Joey Carbery is proof that Leinster's biggest strength could be their big weakness 2 months ago

Joey Carbery is proof that Leinster's biggest strength could be their big weakness

Munster fly-half Joey Carbery may be forever viewed as the one that got away for Leinster.

The prodigious 23-year-old signed for Munster last summer after months of being linked with a move north to Ulster and it's worked out perfectly for the out-half.

He plays outside Conor Murray, he consistently starts in a team at fly-half, as opposed to occasionally being brought in as full-back at Leinster, and he has the backing of a coach in Johann van Graan that wants to attack.

In many respects the move south has worked out perfectly for Carbery. For month after month he publicly dismissed a move away from Leinster 'as media speculation' yet behind closed doors there were conversations with numerous stakeholders, including Ireland head coach Joe Schmidt, about his future.

Carbery made the right choice in moving south. When he was at Leinster he was put in the precarious position of being the second-choice fly-half for Ireland yet the third-choice fly-half for Leinster behind Johnny Sexton and Ross Byrne. It was clearly becoming an untenable situation.

Carbery had started just one of his 14 games at 10 for Leinster last season and it became abundantly clear to him, and everyone else watching, that if he wanted to develop in the position he would have to move elsewhere.

Leinster, and particularly Cullen, hitched his wagon to Byrne as the club's deputy fly-half, and while the young pivot has impressed in the absence of Sexton, Carbery is the top points scorer in the Champions Cup this season.

For basketball fans, Leinster letting Carbery walk to their biggest rivals is reminiscent of the time the Oklahoma City Thunder let future MVP contender James Harden go to the Houston Rockets so that they could essentially keep Serge Ibaka, who they traded three years ago.

Sports teams make mistakes and for Leinster this is undoubtedly a big blunder for the province that unfortunately comes with the territory of their academy.

Irish Times rugby correspondent Gerry Thornley compared Leinster's academy to famed Dutch football club Ajax in 2017 and it's a comparison that rings true.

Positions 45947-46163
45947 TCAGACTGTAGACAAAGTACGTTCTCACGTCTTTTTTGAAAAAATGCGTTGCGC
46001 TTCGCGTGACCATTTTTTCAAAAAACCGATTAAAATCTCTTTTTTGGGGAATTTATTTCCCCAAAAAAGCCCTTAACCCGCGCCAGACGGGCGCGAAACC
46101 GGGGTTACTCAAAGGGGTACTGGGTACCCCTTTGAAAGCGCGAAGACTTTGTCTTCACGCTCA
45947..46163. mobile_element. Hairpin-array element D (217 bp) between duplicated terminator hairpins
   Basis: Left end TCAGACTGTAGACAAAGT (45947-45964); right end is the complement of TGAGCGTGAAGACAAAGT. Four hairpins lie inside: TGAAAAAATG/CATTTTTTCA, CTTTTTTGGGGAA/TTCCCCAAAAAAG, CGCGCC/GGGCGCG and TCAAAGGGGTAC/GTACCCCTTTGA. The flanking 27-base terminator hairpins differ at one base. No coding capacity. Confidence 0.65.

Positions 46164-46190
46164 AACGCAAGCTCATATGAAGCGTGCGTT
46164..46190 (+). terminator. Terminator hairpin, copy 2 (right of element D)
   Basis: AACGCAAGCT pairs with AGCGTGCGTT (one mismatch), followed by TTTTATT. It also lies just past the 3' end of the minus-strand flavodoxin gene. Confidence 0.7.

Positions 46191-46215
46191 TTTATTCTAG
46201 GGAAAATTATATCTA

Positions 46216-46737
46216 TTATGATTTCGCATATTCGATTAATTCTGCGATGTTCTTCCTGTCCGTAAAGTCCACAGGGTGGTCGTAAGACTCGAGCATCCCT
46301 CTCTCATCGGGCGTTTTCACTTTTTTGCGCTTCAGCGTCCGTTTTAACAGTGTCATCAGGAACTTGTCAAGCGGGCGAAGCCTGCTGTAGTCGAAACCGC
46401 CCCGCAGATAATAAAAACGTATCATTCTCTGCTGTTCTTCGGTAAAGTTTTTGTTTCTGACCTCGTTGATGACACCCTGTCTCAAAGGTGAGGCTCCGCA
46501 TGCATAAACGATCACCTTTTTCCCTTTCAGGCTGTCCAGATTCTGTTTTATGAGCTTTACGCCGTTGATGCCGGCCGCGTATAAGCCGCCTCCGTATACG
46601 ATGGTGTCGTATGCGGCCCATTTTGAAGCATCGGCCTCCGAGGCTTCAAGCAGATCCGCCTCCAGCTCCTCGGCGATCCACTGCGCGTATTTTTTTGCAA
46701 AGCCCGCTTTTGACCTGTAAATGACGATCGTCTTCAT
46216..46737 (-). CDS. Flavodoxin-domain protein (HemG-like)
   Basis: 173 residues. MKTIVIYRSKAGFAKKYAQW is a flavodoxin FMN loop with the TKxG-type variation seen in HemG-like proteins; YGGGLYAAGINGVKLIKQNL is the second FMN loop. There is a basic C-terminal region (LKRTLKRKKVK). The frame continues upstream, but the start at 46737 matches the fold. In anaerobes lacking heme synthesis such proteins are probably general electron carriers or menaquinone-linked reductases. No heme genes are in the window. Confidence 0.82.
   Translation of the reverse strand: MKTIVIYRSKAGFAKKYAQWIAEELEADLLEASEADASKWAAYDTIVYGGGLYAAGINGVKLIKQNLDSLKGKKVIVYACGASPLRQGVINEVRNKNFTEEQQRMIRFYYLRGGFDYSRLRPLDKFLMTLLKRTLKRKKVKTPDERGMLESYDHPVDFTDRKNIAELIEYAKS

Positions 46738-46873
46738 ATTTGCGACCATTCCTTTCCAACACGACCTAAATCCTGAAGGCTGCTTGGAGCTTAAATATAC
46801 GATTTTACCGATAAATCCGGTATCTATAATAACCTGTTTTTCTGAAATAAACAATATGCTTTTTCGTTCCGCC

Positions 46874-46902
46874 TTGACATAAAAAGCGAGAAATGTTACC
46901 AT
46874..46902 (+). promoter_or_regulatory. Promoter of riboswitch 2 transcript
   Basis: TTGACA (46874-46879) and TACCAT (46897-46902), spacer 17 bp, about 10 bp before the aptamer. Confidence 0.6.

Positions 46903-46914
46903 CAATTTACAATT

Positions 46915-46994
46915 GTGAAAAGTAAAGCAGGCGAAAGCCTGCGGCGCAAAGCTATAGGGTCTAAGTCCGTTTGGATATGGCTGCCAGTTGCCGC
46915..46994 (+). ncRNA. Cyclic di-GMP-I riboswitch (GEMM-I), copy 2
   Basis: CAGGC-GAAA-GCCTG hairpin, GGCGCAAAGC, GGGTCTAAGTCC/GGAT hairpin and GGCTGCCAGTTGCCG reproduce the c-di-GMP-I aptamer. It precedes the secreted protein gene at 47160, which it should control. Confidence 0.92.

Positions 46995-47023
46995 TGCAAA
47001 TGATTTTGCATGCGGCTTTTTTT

Every time a great players bows out, a new prospect steps right up.

Brian O'Driscoll is soon replaced by Garry Ringrose.

Sean O'Brien has to contend with Dan Leavy and Josh van der Flier.

Rob Kearney will eventually be succeeded by Jordan Larmour at full-back.

Mike Ross bows out and in steps Tadhg Furlong with Andrew Porter behind him.

The depth is absurd and the problem for Leinster is certainly not developing players but rather selecting which men to keep and which players they can point towards the motorway.

Take the following back-row players:

Nick Timoney (23), Conor Oliver (23), Paul Boyle (22), Max Deegan (22), Caelan Doris (20) and Will Connors (22).

Six back-rowers. Six players within three years of each other in age. Six players that have come through the Leinster underage system yet Timoney, Oliver and Boyle have all since moved on to Ulster, Munster and Connacht respectively while Deegan, Doris and Connors have been retained by Leinster.

It will take a few years still before it becomes clear which of those players establish themselves as regular starters for their province and which, if any, progress to become full-time Ireland internationals but essentially it's a coin flip for Leinster in terms of what players stay and what players go.

In Joe Schmidt's initial 38-man squad for the 2019 Six Nations, 16 players that were selected were with Leinster while a further six players - Carbery, Tadhg Beirne, Jordi Murphy, Tom Farrell, John Cooney and Andrew Conway - had initially come through the province's academy or played for the club's senior team before eventually moving on to new pastures.

Essentially, just over 55% of Ireland's latest Six Nations squad had stemmed from one province's academy while the likes of Jack McGrath are also tipped to move on next season in search of increased game time.

It's the price of greatness. The idea is that the reigning PRO14 and Champions Cup champions pick the best players available to them while letting those deemed surplus to requirements walk, which, given the level of talent involved, can often come back to bite them just as quick.

Leinster's loss is generally Irish Rugby's gain when those players stay within the system and we've seen just how beneficial interprovincial transfers can be for the likes of Carbery, Cooney and Conway in particular.

Fortunately for Leinster, they are still on course to defend both their PRO14 and Champions Cup crowns so even though they have lost the likes of the aforementioned they're still more than capable of competing, and with their production line reeling off the likes of James Ryan, Leavy, van der Flier, Furlong, Larmour, Ringrose, Porter and more on a near bi-annual basis, they should be more than equipped to ensure that they are in the reckoning for years to come.

But the Carbery loss will sting, especially given the fact that Johnny Sexton will be just shy of 37 by the time that Carbery's next contract expires while the Munster fly-half will still only be 26 and what should be the prime of his career.

Johann van Graan's side have secured a gem in Carbery and one of the moves of the summer could turn into one of the moves of the decade if they can keep in Limerick until 2022 and beyond.